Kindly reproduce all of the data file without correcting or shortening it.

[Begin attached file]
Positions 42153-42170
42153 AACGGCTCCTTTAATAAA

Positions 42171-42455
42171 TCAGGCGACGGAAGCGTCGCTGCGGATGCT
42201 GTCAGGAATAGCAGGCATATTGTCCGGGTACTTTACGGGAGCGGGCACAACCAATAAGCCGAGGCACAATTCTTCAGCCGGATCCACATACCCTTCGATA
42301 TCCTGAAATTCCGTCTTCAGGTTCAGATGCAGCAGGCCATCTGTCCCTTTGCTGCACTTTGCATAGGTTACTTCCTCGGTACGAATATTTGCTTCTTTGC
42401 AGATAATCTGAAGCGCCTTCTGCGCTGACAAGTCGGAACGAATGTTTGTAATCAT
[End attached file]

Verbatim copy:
Positions 42153-42170
42153 AACGGCTCCTTTAATAAA

Positions 42171-42455
42171 TCAGGCGACGGAAGCGTCGCTGCGGATGCT
42201 GTCAGGAATAGCAGGCATATTGTCCGGGTACTTTACGGGAGCGGGCACAACCAATAAGCCGAGGCACAATTCTTCAGCCGGATCCACATACCCTTCGATA
42301 TCCTGAAATTCCGTCTTCAGGTTCAGATGCAGCAGGCCATCTGTCCCTTTGCTGCACTTTGCATAGGTTACTTCCTCGGTACGAATATTTGCTTCTTTGC
42401 AGATAATCTGAAGCGCCTTCTGCGCTGACAAGTCGGAACGAATGTTTGTAATCAT